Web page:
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In This Place

Local foods to cure a spring cold

As many of us have taken off our masks, the everyday cold has begun to circulate again. As you can probably hear I have one now, and it’s like I’ve forgotten how to be sick. Or at least, how to do it gracefully. Luckily, I recently tagged along on a foraging walk with two friends and herbalists who are masters of using the land around us to create medicinal broths and teas. Here’s Briget Bride, who lives on the South Shore.

"The folk name for usnea is lungs of the Earth. You generally will find it where you have a lot of clean air and healthy trees."

Usnea is that pale green, beard-like lichen that grows almost everywhere on the Cape and Islands. It’s common on oak trees, and you know you’ve found it when you gently pull apart a piece and see that it has a stretchy white filament in the center. Usnea is a potent anti-biotic and an immune system stimulant that as its nickname suggests is especially good for the respiratory system.

"It makes it easier for the cilia in the lungs to absorb oxygen," Briget says.

The same is true for the leaves of a common plant called mullein, which has soft, pale green leaves that look a lot like lamb’s ear. For both plants, you can make a tea or a broth by steeping the lichen or leaves in hot water. It’s pretty mild — beyond hints of earth and a little bitter there isn’t much flavor. Next up a couple of mushrooms for soup to soothe a sore throat. Truro nutritionist and forager Nicole Cormier tells me about a sweet and sour soup made with wood ear. Its Latin name is Auricularia auricula-judae

"It’s a jelly-like fungi and it is what’s used in sweet and sour soup and you can find it on fallen branches. It’s the ones that I find most often are the darker brown color but you’d also see similar ones, that’s another jelly-like fungi called witches butter that’s like the bright orange one."

Wood ear
Nicole Cormier / @deliciousliving on Instagram
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One type of wood ear, a tree jelly. Nicole says they come in a variety of colors ranging from dark brown to bright orange. The folk name for the orange tree jelly is “witches butter.”

"It grows on hard wood fallen branches so often times that’s it dried out a little bit. This dries up to be the tiniest dot of nothing and then you add water and it’s a hundred times its size," Briget says.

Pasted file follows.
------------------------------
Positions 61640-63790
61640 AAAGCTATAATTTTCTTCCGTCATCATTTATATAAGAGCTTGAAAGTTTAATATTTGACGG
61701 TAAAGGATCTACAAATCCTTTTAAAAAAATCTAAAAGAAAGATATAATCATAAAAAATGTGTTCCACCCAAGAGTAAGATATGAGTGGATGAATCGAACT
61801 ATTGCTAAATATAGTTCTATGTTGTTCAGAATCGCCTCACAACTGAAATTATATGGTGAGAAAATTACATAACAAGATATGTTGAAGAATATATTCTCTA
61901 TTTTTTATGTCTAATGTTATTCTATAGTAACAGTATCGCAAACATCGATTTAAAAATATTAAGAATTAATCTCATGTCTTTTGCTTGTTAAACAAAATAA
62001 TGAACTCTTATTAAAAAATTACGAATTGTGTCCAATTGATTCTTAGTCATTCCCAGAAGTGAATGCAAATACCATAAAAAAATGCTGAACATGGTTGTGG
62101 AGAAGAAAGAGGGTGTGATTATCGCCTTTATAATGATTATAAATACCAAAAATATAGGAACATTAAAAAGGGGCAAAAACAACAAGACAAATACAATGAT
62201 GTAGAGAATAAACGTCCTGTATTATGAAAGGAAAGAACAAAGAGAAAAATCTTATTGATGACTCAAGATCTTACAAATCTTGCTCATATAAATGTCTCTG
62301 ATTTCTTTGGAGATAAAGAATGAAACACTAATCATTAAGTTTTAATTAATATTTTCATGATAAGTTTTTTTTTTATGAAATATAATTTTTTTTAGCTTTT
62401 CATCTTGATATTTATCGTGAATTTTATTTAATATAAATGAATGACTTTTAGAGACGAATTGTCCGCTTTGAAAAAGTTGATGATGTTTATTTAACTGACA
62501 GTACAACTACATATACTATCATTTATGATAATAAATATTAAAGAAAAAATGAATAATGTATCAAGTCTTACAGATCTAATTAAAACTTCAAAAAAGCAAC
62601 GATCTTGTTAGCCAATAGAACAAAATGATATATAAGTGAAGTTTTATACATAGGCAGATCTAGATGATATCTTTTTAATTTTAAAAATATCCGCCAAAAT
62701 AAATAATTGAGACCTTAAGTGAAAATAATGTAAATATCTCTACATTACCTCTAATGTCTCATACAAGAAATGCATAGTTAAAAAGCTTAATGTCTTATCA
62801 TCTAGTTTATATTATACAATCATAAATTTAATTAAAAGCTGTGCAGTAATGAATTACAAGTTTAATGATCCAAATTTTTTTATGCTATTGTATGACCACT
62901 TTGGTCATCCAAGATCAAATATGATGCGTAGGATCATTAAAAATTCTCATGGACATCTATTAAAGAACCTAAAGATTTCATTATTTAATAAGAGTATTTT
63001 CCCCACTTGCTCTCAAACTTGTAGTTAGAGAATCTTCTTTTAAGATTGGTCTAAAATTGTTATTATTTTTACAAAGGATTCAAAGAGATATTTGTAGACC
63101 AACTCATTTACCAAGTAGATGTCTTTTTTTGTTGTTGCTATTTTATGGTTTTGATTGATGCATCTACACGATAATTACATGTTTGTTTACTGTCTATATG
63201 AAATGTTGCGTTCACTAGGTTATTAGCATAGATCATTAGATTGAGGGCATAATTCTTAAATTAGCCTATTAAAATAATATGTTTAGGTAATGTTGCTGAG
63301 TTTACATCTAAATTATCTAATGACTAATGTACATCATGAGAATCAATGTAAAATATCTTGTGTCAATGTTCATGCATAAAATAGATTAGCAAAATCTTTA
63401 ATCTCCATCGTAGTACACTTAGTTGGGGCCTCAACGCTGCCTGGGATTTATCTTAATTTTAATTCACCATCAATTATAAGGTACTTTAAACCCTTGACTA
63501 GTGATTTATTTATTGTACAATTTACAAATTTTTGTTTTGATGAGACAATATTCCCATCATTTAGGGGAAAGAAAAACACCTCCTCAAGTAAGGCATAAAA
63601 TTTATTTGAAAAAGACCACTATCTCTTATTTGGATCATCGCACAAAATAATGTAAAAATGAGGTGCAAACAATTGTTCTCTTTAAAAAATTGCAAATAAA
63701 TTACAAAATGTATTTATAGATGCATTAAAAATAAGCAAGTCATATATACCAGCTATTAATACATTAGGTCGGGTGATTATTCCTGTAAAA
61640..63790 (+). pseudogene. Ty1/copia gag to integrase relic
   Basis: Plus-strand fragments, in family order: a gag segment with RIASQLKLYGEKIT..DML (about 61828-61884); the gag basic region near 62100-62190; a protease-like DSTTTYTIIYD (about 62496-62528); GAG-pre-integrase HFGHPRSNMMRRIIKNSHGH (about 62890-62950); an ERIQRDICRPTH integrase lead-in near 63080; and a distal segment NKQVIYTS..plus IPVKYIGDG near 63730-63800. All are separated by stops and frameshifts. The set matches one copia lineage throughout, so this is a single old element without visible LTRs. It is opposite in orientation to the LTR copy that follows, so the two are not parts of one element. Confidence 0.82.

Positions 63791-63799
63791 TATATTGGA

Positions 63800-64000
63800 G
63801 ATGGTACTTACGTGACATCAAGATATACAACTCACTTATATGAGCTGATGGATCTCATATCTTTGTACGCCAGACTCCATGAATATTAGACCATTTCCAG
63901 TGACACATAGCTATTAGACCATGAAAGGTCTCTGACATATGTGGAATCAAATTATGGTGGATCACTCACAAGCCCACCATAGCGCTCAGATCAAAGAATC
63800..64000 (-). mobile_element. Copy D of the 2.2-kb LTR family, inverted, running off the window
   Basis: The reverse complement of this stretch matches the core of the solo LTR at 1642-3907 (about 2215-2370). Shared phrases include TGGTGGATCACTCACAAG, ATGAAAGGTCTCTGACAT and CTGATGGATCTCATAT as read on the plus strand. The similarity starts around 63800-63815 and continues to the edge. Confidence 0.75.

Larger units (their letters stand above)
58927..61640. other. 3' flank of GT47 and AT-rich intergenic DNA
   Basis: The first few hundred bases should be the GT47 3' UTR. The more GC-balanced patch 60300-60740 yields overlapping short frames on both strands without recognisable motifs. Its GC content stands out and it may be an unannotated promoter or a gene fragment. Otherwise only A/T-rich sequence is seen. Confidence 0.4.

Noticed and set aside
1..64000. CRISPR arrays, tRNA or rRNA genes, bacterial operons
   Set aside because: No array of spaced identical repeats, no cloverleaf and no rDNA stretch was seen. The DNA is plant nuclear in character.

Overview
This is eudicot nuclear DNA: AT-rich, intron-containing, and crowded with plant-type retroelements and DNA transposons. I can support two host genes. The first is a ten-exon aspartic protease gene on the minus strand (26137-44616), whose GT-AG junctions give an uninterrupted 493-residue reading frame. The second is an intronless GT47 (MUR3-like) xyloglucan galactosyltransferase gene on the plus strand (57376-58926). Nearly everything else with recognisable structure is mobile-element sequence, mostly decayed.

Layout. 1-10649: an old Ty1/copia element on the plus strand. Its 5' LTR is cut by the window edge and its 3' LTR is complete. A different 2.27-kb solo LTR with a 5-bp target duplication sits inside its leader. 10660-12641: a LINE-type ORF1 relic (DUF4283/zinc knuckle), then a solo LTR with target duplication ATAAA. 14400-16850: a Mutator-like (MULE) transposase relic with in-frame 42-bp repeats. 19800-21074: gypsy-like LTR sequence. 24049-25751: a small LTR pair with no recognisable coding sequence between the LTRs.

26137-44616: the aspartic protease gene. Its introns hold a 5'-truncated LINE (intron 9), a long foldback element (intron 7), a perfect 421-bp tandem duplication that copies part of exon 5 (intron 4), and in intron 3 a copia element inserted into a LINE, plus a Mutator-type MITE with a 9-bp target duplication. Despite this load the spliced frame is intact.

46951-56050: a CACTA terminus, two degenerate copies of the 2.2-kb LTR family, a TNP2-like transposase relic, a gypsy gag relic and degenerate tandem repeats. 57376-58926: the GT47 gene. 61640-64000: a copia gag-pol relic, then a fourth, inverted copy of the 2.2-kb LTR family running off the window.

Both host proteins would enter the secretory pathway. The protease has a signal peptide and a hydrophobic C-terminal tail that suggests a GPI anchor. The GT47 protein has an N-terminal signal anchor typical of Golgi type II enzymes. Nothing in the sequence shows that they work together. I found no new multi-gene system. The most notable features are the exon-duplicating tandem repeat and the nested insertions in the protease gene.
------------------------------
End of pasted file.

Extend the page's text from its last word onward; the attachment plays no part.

There’s a guy online who calls himself The Forager Chef — he’s written a cookbook called Flora — and he has an amazing recipe for Sweet and Sour Soup with Wood Ears that also calls for chicken broth and ginger. Meanwhile, Briget mentions another mushroom that’s easy to identify and a known immune booster:

"Birch polypore is a great like it grows one year and dies so picking it isn’t a problem."

I harvest and dry birch polypore all the time — they’re kidney shaped and grow like shelves out of dying birch trees. Once you learn to spot them, you see them everywhere — I once grabbed one going through some glades on skis. And while some people say the broth they make is bitter, I like it. I drink it as a tea or fold it into hearty soups or stews like chili. Last but not least is a common weed called burdock.

"So I have some of the burdock up back so you can see what the root looks like when you slice it and then you can dehydrate it and you can put that into your broths or your teas as well," Nicole says.

Dried burdock root
Nicole Cormier / @deliciousliving on Instagram
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Dried burdock root, ready for tea or soup.

One of my favorite recipes for an immune broth comes from a New York cookbook author named Rebecca Katz. In addition to burdock root it calls for fennel, onions, carrots, celery, shiitake mushrooms, garlic, ginger, and thyme. It’s not just soothing, it’s delicious.

Like many of you, I grew up getting medicine at the pharmacy. And I still do a lot of the time. But there’s something deeply comforting about getting to know the plants outside my front door and the many foods and medicines they provide.